consignment without my direct knowledge or permission. I, at first,
naively, thought that this was just a formality.
In defense of Leblanc, the klarinet listers should know that most
all of the manufacturers have had trouble at one time or another in their
history with keeping track of instruments shipped into the field, and all
have lost money in the past.
It is a difficult balance to strike; keeping track of product and
yet allowing instruments to be shipped or taken for the "show and tell" so
necessary in creating direct market demand among players. In my own
business I now have the same problem and have lost several mouthpieces in
the past year in similar fashion. For corporations, as with individuals,
this is a process of living and learning, and, hopefully, devising a
method or system that prevents or minimizes further problems in the future.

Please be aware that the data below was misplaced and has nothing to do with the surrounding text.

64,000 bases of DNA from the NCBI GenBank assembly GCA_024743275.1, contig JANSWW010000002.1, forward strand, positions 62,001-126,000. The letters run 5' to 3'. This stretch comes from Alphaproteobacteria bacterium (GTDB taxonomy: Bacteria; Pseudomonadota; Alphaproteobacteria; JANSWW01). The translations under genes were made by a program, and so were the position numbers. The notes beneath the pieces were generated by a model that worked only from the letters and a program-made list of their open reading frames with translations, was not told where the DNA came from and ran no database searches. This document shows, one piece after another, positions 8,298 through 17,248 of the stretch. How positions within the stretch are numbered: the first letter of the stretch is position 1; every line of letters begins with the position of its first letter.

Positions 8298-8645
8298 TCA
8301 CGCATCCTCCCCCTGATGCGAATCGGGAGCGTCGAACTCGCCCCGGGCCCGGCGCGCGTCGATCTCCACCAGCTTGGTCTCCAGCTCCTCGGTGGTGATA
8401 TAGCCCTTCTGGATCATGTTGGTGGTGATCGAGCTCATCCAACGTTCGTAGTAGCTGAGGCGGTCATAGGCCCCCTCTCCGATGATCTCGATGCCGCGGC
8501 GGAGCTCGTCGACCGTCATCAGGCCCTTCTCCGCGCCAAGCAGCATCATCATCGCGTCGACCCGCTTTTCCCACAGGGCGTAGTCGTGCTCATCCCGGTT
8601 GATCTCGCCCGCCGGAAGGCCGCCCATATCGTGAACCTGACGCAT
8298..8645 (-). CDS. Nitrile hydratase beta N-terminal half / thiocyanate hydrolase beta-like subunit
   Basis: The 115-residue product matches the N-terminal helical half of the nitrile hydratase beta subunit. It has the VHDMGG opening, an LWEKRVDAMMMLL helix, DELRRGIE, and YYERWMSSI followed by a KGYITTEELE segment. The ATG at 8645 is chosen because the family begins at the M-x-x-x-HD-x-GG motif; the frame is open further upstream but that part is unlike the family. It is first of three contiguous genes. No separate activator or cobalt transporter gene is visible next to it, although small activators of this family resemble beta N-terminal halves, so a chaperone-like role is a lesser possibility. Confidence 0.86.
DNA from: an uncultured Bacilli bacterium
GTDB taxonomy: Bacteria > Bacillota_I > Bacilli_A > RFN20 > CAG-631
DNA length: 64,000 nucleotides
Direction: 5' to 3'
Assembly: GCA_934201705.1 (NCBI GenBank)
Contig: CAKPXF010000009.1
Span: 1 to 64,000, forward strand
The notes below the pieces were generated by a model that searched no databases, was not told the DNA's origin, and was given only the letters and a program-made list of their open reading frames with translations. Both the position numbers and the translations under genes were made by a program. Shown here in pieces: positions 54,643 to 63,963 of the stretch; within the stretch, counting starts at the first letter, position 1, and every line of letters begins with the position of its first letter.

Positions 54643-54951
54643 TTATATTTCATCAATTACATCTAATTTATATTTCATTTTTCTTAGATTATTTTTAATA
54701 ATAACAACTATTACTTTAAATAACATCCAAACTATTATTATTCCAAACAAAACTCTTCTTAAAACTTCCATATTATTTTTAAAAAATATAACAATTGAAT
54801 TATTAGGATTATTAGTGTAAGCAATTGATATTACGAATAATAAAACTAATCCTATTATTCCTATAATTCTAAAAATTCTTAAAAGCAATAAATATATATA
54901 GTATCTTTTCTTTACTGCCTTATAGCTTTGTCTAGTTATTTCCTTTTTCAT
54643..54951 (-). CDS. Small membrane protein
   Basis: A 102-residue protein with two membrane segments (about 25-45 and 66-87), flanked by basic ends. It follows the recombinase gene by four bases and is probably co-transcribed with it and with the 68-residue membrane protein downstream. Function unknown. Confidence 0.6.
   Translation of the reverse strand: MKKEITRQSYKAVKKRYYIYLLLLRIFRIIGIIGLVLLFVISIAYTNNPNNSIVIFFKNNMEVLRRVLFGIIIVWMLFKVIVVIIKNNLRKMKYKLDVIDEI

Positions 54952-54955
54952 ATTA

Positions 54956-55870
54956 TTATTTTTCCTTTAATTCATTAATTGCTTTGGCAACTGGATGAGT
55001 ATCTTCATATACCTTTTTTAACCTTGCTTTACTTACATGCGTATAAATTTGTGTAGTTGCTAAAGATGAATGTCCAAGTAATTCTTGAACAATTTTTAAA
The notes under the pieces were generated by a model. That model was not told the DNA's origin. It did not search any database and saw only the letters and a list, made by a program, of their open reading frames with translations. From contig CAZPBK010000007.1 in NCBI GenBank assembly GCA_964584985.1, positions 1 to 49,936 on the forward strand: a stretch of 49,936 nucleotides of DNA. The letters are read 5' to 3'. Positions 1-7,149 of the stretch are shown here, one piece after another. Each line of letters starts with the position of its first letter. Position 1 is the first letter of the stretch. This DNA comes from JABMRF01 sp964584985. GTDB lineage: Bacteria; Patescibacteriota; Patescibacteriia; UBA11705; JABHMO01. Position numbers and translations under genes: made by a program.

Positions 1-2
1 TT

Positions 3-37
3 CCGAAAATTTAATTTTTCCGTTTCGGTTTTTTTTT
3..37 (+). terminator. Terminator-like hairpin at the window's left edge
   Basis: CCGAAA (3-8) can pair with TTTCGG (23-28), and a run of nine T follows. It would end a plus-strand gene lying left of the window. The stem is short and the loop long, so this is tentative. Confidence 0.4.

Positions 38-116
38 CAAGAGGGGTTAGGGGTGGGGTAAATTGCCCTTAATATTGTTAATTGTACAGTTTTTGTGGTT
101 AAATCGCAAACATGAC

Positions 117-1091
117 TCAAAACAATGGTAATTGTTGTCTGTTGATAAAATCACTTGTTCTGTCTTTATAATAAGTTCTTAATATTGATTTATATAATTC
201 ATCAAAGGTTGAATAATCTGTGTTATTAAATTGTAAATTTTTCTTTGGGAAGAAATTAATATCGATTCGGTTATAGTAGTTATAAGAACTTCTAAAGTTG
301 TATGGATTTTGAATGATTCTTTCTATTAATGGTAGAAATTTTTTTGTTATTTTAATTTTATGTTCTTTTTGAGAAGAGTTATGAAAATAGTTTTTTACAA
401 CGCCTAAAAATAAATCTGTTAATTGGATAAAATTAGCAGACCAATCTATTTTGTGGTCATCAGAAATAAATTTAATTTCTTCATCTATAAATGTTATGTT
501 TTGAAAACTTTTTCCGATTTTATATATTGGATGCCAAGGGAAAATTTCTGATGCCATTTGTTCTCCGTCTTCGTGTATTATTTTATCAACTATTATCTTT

In any case, I am grateful to Leblanc and certainly would like to
see them be able to account for the instruments, and am willing to do what
I can to help that be a reality. We are all human, and paper work often
falls through the bureaucratic cracks due to such human error, rather than
from any purposed mendacity or illegal intent on the behalf of any
individual. I believe this is the case in this instance. (I am proud of
the consistent honesty and integrity of the clarinetists I met in my years
at Leblanc.......perhaps, they make up, in some small way, for the
indiscretion and waywardness of Anton Stadler! ;-) )
All I am asking is for help in correcting the error for Leblanc. I
just want the matter settled and to go on with my life trying to serve the
clarinet community. I know I did the best I could with the authority and